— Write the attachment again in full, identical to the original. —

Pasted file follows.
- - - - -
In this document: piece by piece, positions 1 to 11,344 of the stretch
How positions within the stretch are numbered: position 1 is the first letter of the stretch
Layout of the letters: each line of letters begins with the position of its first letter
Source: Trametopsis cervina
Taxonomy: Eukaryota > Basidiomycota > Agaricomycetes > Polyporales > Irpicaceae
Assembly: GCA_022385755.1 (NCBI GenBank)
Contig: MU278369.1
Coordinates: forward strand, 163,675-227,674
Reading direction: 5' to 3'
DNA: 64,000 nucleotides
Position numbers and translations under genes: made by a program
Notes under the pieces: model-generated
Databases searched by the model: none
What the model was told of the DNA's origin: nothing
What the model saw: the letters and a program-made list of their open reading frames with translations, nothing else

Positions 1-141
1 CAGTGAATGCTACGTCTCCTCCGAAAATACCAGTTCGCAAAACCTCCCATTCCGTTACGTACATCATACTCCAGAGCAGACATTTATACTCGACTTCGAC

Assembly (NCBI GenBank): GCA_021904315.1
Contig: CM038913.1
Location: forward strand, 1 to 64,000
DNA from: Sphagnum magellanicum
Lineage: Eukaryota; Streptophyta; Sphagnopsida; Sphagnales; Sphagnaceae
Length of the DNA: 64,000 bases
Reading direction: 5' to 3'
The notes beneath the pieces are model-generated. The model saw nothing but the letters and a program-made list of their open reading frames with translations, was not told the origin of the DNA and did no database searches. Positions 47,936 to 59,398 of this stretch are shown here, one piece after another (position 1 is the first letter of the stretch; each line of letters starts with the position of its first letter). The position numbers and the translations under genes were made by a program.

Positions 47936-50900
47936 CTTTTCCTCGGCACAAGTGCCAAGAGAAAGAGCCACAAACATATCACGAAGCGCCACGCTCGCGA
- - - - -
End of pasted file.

In this document: piece by piece, positions 1 to 11,344 of the stretch
How positions within the stretch are numbered: position 1 is the first letter of the stretch
Layout of the letters: each line of letters begins with the position of its first letter
Source: Trametopsis cervina
Taxonomy: Eukaryota > Basidiomycota > Agaricomycetes > Polyporales > Irpicaceae
Assembly: GCA_022385755.1 (NCBI GenBank)
Contig: MU278369.1
Coordinates: forward strand, 163,675-227,674
Reading direction: 5' to 3'
DNA: 64,000 nucleotides
Position numbers and translations under genes: made by a program
Notes under the pieces: model-generated
Databases searched by the model: none
What the model was told of the DNA's origin: nothing
What the model saw: the letters and a program-made list of their open reading frames with translations, nothing else

Positions 1-141
1 CAGTGAATGCTACGTCTCCTCCGAAAATACCAGTTCGCAAAACCTCCCATTCCGTTACGTACATCATACTCCAGAGCAGACATTTATACTCGACTTCGAC

Assembly (NCBI GenBank): GCA_021904315.1
Contig: CM038913.1
Location: forward strand, 1 to 64,000
DNA from: Sphagnum magellanicum
Lineage: Eukaryota; Streptophyta; Sphagnopsida; Sphagnales; Sphagnaceae
Length of the DNA: 64,000 bases
Reading direction: 5' to 3'
The notes beneath the pieces are model-generated. The model saw nothing but the letters and a program-made list of their open reading frames with translations, was not told the origin of the DNA and did no database searches. Positions 47,936 to 59,398 of this stretch are shown here, one piece after another (position 1 is the first letter of the stretch; each line of letters starts with the position of its first letter). The position numbers and the translations under genes were made by a program.

Positions 47936-50900
47936 CTTTTCCTCGGCACAAGTGCCAAGAGAAAGAGCCACAAACATATCACGAAGCGCCACGCTCGCGA